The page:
Simple first-aid kit. Prescriptions and medications (We recommend you carry these in their original bottles and/or packaging.)
Charging cables for electronics. Voltage converter and adapter plugs.
Laundry Service is available at most hotels and on Nile Cruise vessels. Dry cleaning is available in larger cities.
One piece of checked baggage and one piece of carry-on luggage per person are permitted on flights within Egypt. Checked baggage may not exceed 50 lbs. and carry-on luggage may not exceed 17 lbs. These limitations are strictly enforced.
As a preventative measure, it is recommended that all luggage be secured with a TSA approved lock.
What You Need to Know When You Arrive
Egypt operates on Greenwich Mean Time (GMT) + 2 hours. At 9:00 a.m. in Egypt, it is:
|EST||2:00 a.m. the same day|
|CST||1:00 a.m. the same day|
|MST||12:00 a.m. the same day|
|PST||11:00 p.m. the previous day|
The official language of Egypt is Arabic, although many Egyptians with whom you will come into contact speak and understand English, as well as many other European languages.
Please consult with your guide on translations, if needed.
At international airports in Egypt, you are met by a "Your Egypt Tours" Tour Coordinator who will assist you through immigration formalities and remain with you while you clear customs. Look for the person holding the distinctive Your Egypt Tours signboard.
PROTECTION AND PRECAUTIONS
Use a safe where available in your accommodations to secure your valuables, especially passports, medications, jewelry, money, and electronics. If you must carry valuables, keep them on your person at all times. Be mindful of your surroundings and take extra caution in crowds.
Photocopy the personal information pages of your passport; leave one copy with a family member or friend and pack another separately from the passport itself. You may want to scan and email a copy to yourself for easy, online access. This will help you to quickly secure a replacement should the need arise.
ETIQUETTE & PHOTOGRAPHY
Unless you are shooting a crowded public scene, it is considered courteous to ask permission before taking pictures of local people, especially small children. Please be respectful of local people who would not like to be photographed.
Still, camera and video camera fees are applicable at most sights and museums. Local people may compensate if you include them in a photograph. It’s best to determine if your intended subject expects to pay before taking a photo.
Photography does not permit at some locations, which may include government buildings, museums, art galleries, private houses, etc. Photography in Egypt restricts at certain sites to preserve antiquities which can damage by flash photography. These areas usually clearly marked. If in doubt, please ask; this will avoid having your camera confiscated. Flash photography is prohibited in some situations.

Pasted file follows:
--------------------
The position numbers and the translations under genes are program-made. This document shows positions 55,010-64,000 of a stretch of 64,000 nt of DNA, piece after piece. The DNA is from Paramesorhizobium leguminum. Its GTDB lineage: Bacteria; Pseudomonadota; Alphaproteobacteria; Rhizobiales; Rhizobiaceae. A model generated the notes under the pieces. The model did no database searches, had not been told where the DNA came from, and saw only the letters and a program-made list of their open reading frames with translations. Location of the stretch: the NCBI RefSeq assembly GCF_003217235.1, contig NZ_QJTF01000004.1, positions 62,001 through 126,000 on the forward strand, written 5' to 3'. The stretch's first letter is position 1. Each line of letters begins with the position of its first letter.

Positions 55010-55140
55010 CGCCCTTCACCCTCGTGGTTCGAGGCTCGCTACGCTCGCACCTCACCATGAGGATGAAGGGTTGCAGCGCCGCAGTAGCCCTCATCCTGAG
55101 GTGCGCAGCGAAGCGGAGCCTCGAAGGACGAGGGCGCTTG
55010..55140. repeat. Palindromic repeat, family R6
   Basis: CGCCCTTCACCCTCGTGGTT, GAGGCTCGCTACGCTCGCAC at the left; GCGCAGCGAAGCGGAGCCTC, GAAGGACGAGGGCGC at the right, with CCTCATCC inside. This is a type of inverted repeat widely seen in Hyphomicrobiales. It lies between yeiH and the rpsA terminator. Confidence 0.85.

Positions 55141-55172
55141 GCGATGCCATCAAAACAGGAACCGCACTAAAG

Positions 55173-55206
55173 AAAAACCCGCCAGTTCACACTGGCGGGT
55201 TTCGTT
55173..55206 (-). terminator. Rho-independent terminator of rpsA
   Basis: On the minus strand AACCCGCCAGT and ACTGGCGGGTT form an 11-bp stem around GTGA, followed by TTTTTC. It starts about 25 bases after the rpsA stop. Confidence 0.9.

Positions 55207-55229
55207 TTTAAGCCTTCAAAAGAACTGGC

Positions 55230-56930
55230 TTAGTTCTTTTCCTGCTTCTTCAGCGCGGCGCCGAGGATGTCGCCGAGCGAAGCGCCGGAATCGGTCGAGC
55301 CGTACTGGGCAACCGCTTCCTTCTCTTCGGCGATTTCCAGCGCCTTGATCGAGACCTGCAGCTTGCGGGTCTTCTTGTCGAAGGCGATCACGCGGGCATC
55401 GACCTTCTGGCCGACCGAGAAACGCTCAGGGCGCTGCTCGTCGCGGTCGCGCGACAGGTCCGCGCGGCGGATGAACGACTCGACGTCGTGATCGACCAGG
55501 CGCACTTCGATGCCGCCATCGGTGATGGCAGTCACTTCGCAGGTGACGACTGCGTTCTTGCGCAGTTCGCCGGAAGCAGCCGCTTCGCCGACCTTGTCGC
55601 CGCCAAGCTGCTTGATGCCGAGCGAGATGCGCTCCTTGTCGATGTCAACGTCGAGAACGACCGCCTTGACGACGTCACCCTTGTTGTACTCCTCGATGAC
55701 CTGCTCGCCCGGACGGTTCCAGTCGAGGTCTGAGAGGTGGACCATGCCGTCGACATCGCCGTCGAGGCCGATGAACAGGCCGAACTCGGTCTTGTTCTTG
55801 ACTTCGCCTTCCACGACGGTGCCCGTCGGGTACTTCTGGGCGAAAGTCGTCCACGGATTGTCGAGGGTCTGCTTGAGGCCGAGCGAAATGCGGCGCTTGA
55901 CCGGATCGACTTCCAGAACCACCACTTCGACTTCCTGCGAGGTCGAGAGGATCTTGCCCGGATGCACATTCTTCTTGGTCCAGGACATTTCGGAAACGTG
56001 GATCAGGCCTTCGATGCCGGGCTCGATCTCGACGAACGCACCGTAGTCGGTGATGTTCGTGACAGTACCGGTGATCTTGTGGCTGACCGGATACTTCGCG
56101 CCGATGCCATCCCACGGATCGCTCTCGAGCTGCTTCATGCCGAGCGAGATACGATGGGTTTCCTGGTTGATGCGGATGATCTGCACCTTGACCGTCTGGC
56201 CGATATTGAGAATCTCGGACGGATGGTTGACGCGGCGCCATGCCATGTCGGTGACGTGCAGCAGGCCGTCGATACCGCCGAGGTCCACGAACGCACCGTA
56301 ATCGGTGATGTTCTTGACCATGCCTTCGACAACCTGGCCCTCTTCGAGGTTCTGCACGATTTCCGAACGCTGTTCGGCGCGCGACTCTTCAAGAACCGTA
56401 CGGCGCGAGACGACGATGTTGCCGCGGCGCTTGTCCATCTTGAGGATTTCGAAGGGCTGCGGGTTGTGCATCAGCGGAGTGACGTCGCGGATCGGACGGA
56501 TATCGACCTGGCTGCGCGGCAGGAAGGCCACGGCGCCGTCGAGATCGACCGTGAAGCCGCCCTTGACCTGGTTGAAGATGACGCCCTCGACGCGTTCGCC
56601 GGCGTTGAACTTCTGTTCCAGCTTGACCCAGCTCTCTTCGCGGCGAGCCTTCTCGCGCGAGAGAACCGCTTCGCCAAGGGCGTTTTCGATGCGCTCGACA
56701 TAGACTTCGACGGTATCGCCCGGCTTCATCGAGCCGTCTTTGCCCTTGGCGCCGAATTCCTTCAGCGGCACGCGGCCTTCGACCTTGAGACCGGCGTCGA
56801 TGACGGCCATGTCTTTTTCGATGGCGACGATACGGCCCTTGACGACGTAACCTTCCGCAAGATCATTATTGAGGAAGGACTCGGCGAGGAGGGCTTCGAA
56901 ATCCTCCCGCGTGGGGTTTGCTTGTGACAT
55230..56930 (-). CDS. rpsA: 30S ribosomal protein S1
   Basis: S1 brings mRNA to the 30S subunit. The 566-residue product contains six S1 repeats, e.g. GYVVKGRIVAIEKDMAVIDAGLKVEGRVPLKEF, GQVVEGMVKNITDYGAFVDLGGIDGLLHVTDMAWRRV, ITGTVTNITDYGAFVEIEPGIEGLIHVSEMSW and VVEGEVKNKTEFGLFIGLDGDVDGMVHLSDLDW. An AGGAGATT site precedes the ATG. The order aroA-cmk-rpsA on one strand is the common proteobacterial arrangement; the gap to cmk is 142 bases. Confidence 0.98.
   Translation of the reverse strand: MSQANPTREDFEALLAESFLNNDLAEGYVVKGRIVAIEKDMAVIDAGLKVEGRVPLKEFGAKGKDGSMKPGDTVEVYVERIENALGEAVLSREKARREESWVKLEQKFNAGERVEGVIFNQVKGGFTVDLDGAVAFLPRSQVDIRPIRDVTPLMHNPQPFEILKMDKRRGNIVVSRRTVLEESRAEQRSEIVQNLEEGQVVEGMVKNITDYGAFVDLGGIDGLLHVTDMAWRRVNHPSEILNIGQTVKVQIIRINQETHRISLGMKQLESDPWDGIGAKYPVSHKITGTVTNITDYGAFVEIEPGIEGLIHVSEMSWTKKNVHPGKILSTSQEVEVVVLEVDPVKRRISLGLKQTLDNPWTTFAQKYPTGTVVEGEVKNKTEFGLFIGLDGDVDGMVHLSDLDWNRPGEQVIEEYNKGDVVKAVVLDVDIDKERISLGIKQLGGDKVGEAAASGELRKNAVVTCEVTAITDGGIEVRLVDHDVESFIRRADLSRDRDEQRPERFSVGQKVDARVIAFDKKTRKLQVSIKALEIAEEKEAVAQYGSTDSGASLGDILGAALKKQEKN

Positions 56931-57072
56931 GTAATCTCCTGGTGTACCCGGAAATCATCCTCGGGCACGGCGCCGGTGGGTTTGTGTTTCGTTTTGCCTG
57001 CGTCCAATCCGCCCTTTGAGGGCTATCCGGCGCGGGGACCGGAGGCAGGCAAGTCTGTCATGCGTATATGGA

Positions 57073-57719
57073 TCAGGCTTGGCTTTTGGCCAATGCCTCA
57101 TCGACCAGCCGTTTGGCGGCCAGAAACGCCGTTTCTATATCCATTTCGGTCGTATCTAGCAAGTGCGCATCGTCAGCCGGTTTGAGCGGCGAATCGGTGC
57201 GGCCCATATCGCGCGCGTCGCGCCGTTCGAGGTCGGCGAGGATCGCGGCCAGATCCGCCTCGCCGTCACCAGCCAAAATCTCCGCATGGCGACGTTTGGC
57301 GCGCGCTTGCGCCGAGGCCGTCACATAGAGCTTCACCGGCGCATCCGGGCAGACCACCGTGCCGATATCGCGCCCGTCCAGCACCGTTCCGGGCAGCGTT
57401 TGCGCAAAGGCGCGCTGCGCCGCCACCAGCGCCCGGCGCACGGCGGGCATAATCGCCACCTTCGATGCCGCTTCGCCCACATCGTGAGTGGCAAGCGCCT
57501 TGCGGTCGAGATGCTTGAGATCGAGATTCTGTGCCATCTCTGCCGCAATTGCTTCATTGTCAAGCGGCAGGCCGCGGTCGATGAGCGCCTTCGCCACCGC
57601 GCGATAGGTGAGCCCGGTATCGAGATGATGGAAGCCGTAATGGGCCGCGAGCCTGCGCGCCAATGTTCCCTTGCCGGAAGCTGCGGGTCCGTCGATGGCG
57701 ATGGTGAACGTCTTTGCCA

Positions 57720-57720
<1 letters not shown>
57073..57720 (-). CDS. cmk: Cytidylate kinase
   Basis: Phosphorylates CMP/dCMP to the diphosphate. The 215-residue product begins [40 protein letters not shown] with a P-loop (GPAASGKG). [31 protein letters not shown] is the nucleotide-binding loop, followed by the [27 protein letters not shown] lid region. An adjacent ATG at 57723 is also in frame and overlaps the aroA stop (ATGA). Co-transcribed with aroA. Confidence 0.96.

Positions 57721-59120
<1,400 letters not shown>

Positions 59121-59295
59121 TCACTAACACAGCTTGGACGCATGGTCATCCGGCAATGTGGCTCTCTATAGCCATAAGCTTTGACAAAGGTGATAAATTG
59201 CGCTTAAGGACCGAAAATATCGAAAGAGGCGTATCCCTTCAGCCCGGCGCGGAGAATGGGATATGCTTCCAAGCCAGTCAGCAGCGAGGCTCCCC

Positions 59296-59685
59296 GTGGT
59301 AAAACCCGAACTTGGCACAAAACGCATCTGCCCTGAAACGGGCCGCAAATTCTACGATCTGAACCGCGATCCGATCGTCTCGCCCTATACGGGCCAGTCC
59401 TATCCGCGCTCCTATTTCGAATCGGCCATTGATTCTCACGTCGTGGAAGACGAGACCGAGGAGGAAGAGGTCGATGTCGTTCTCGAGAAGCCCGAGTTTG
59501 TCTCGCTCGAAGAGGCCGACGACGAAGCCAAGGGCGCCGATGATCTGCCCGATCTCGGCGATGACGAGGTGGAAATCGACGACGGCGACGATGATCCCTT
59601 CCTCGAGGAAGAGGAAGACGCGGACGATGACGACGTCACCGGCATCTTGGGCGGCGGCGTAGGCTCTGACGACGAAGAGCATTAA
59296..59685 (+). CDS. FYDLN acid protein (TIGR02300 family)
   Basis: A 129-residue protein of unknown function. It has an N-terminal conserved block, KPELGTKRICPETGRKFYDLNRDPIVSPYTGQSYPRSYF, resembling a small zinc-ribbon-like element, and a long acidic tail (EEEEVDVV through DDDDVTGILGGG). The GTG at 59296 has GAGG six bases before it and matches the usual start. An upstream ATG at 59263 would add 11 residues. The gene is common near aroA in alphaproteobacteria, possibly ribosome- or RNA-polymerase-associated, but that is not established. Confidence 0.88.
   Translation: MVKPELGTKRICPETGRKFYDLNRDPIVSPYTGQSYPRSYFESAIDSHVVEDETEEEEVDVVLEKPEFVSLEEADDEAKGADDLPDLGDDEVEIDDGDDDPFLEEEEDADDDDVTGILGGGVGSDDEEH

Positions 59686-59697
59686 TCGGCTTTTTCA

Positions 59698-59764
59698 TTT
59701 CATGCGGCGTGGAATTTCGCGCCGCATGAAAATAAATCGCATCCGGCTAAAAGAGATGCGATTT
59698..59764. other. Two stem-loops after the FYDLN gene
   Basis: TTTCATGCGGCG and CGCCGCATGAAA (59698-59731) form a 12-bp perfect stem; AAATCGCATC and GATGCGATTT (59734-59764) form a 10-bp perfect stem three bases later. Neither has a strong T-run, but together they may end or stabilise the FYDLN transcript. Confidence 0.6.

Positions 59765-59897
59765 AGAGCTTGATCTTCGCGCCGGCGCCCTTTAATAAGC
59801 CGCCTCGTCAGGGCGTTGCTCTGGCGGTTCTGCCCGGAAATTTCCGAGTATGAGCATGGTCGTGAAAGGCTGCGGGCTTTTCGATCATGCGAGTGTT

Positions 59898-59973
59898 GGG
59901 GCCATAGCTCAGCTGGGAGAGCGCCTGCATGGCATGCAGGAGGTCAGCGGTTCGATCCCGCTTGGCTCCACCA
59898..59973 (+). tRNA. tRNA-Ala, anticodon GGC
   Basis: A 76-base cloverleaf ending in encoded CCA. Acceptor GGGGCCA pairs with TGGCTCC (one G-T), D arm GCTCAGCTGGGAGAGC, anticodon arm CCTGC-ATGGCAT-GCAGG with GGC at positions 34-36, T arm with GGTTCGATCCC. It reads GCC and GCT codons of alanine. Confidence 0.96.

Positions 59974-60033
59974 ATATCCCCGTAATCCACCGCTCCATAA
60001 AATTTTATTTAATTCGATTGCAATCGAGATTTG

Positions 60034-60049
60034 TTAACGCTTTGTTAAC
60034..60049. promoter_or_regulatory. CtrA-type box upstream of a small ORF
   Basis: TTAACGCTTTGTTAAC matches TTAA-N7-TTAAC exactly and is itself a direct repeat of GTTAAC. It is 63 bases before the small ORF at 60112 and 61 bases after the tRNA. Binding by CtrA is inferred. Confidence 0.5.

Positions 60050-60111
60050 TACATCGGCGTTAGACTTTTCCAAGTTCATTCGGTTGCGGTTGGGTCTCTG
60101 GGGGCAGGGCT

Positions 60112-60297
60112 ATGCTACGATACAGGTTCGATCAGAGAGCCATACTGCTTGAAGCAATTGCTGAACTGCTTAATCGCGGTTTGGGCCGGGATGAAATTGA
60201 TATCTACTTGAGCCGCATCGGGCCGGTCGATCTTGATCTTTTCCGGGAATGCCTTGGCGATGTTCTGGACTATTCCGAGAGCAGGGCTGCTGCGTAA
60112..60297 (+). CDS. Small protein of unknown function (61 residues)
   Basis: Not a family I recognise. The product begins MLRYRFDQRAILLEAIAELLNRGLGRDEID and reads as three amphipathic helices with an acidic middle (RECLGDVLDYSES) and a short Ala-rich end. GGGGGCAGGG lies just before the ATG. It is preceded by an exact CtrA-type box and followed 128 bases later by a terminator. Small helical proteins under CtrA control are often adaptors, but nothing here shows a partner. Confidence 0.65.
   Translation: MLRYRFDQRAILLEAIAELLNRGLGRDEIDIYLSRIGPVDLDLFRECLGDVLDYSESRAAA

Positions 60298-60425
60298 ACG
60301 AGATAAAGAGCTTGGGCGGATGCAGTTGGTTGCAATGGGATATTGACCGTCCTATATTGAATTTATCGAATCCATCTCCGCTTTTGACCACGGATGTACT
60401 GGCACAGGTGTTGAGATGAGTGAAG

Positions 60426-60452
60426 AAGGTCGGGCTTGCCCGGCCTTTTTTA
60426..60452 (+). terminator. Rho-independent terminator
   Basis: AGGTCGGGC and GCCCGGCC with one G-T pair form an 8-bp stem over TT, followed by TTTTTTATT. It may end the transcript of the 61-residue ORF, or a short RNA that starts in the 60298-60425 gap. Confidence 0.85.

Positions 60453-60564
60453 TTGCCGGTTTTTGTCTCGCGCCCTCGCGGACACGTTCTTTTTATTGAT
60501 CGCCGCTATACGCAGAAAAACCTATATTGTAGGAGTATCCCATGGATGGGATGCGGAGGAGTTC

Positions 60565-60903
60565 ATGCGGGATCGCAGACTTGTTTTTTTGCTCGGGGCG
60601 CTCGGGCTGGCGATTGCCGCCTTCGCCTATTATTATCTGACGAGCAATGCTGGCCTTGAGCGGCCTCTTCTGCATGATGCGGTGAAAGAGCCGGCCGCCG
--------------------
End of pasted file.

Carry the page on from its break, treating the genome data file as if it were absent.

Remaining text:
Be sure to pack ample amounts of batteries and memory cards or film for your camera and video equipment, along with the appropriate charging cables. A dust-proof case or seal-able plastic bags and lens brush also recommended.
FOOD AND DRINK
Do not use tap water for drinking or brushing teeth. Even “purified” water in open containers should avoid. It is always preferable and safer to use only bottled water.
Regardless of precautions, changes in water and diet can result in mild abdominal upsets and nausea. To prevent serious illness, avoid suspect foods such as uncooked vegetables, peeled fruit, unpasteurized milk and milk products. Beware of any food or drink sold by street vendors.
Many of our guests enjoy the chance to purchase items that reflect their destination, and so as a courtesy, your guide may recommend a particular shop or arrange a shopping visit. Please note, however, that these recommendations should not take as "Your Egypt Tours"’s endorsement of the shop, merchandise and/or pricing. You assume all responsibility for any transactions that take place, including shipping arrangements that made.
The decision to shop while traveling is a personal choice and shopping is never compulsory. If at any point during your journey you feel pressured to shop or make purchases.
To avoid disappointment, we suggest the following guidelines:
Contact your cellular telephone provider to determine if your phone operates on the Global System for Mobile Communications (GSM) and what, if any activation.
If your phone does not support GSM, you must rent a phone specifically designed for use overseas is the most practical option.
Gratuities/Tipping (recommended). In Egypt, tipping is not an obligation but it is a sign of appreciation for good service. The average tip is $10-$20 US dollars per day—this amount covers everyone. So you need to carry change. If you don’t want to deal with the tipping, you can give your guide a total sum in advance of all tipping requirements for your trip that the guide would dispense.
Please Note: In Egypt, it is extremely common to encounter restroom attendants in airports, bazaars, and other sites frequented by tourists. While not compulsory, it is customary to tip these individuals an amount in Egyptian Pounds equal to approximately .25 to .50 cents.